With both Sanders and Blake battling foul trouble and the Vandals unable to buy a call or get a bounce, the frustration was written on all the faces of Idaho’s players. A normally exuberant bench sat in shock as Southern Utah continued to reign 3-pointers and executes almost flawlessly in a 52-point second half.
Blake, who finished with 27 points and 12 rebounds, converted a bucket through contact before initially getting called for an offensive foul, his fifth with 1:15 left. After a review, the foul was ruled on Aytes instead, sending Blake to the free throw line with a chance to cut it to 10. His free throw missed, one of three missed freebies by the senior and one of six misses from the stripe for the Vandals.
After Blake missed what could’ve been the final free throw attempt of his career — Idaho head coach Don Verlin said the 22-win Vandals will explore its postseason options — Blake clapped his hands in frustration, a dejected look on his face as the disappointing result set in.
“No regrets,” said Blake, a former junior college transfer who blossomed into the league’s leading rebounder and best power forward his final season. “We had a great season and we leave a great legacy at U of I for the young guys to carry on. To lose like that, it definitely hurts but we have to keep our heads up as men and continue to fight. If we get invited to another tournament after this, we have to continue to play hard until the last buzzer, try to win that tournament.”
Sanders finished with 19 points but he needed 17 shots to do it. SUU shooting specialist James McGee transformed into a defensive stopper, never letting the talented combo guard into a rhythm. Sanders total gives him 1,804 points in his career, one point ahead of former Eastern Washington standout Venky Jois for 14th in league history and the second-most in Idaho history behind just Big Sky scoring champion Orlando Lightfoot (2,102).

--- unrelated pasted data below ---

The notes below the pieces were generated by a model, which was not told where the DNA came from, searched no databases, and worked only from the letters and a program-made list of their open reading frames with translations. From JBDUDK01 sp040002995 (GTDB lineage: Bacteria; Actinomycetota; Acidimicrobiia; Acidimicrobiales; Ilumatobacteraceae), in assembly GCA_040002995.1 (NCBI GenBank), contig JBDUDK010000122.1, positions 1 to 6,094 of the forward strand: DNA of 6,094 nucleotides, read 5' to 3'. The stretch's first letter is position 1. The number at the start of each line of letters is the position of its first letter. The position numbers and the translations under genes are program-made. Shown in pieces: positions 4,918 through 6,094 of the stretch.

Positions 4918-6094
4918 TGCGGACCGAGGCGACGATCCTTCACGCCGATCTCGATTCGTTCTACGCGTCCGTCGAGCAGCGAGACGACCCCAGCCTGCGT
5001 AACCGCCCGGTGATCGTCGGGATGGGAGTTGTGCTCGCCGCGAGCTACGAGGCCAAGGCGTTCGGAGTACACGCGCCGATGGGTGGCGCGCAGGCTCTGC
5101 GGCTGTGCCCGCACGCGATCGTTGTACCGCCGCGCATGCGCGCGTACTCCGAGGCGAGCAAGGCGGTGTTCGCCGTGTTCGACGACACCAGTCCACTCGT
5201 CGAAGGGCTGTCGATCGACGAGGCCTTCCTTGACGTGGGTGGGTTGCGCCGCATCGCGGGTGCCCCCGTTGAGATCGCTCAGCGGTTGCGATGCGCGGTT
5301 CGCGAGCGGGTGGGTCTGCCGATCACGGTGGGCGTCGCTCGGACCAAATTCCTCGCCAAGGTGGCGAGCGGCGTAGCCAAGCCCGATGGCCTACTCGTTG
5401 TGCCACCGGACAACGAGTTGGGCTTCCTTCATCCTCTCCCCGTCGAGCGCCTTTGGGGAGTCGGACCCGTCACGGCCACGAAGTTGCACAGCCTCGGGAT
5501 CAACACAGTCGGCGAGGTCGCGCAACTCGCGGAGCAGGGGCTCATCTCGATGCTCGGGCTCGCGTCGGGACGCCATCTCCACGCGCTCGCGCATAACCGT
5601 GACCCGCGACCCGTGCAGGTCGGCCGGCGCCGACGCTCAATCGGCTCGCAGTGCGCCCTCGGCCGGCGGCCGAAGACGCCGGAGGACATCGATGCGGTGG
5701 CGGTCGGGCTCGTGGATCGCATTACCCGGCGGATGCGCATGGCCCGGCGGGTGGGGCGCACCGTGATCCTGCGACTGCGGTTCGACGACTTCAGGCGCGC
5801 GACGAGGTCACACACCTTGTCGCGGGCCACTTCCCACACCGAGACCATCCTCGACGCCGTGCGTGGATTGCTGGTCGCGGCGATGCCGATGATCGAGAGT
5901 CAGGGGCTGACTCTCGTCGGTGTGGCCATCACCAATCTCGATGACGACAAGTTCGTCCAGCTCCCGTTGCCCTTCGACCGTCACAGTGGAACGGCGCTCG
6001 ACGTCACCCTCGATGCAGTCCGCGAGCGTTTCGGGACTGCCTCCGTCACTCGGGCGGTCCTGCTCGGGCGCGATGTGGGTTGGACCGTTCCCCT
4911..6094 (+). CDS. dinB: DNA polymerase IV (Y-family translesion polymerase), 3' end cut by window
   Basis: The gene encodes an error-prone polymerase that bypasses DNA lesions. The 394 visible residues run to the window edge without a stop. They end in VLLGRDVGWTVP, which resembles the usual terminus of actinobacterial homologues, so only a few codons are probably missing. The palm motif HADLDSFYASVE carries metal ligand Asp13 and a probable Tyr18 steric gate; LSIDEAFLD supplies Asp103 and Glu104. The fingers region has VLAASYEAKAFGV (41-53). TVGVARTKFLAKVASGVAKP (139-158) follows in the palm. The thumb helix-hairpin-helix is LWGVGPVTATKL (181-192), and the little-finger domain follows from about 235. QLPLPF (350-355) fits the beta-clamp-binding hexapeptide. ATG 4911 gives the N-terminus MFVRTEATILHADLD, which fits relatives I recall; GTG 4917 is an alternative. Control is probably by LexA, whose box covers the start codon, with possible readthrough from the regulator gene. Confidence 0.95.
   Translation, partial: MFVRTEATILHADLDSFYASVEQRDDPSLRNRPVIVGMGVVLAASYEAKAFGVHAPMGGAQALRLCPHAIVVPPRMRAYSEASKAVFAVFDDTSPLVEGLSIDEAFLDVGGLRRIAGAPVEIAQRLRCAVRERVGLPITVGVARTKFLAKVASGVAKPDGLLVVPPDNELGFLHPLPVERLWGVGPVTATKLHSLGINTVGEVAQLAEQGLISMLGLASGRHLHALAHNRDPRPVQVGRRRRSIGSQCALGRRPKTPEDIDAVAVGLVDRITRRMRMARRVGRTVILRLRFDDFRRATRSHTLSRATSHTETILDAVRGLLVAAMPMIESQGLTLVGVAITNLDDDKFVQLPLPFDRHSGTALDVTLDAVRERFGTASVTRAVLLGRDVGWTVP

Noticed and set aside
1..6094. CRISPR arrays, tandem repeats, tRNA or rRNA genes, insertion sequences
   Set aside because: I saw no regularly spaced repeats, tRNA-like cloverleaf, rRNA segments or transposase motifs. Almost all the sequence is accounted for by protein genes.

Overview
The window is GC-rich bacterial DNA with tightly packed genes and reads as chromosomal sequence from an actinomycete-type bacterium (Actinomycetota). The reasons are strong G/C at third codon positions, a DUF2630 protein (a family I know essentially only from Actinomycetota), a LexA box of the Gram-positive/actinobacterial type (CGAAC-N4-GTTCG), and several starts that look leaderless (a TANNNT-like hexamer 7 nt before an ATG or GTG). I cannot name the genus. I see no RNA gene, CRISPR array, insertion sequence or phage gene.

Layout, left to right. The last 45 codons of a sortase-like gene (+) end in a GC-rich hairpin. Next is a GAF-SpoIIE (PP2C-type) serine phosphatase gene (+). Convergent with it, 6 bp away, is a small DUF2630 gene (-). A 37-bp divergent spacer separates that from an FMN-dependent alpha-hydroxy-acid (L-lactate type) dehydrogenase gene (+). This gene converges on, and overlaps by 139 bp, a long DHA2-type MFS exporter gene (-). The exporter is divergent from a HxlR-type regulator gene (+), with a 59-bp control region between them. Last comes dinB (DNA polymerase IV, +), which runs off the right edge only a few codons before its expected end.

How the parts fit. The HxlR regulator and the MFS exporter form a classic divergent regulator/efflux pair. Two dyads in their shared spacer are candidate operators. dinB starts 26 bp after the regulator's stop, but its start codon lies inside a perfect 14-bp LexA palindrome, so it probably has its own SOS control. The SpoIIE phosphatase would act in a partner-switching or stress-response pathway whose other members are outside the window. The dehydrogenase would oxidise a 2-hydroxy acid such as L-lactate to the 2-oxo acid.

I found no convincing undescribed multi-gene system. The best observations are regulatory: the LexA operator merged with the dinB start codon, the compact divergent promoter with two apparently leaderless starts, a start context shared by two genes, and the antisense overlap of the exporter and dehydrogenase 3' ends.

“Vic is an NBA-level scorer who runs off a lot of ball screens so I was just doing my best to keep him in front,’ McGee said. “Every time he shot it, I was there on the catch. Every time he shot, I had my hand in his face and tried to corral him as much as I could. He’s so crafty off the ball but I was fortunate enough to make him miss enough times.”
While Idaho’s early exit left much of the Reno Events Center in shock, the unabashedly confident Thunderbirds continued rolling. SUU started league play 2-8 as the team tried to get a roster that includes eight new faces, including five transfers, to gel. But the pure physical talent of the T-Birds has never been in doubt, from Betters’ sharp shooting to Cohee’s ability to create his own shot to Morgan’s athleticism to play above the rim to Aytes’ bullish strength on the block.
Over the last month, SUU beat Idaho State, lost by four at North Dakota, lost in overtime to Portland State, beat Sac State for its fifth league win and lost to Idaho on a Blake buzzer-beater on senior night in Moscow in the regular-season finale for both teams.
“Our confidence now is one of our strong points and we’ve been implementing it throughout the year,” Simon said. “…We have fortified from a mental toughness standpoint, which is something we’ve been harping on. We weren’t going to get caught in the emotions of this game.”
Tuesday, SUU looked dangerous in knocking out No. 7 Idaho State with a 75-68 win. On Thursday, SUU shocked the league, moving into a semifinal matchup with the winner of Eastern Washington and Portland State on Friday night.
“These guys handle themselves like professionals,” Simon said. “We have an unbelievable support staff, trainers, strength and conditioning where these guys will get some rehab in these next 24 hours, get their bodies back ready to be at their peak in tomorrow night’s game and that’s our focus.”
Photos by Brooks Nuanez. All Rights Reserved.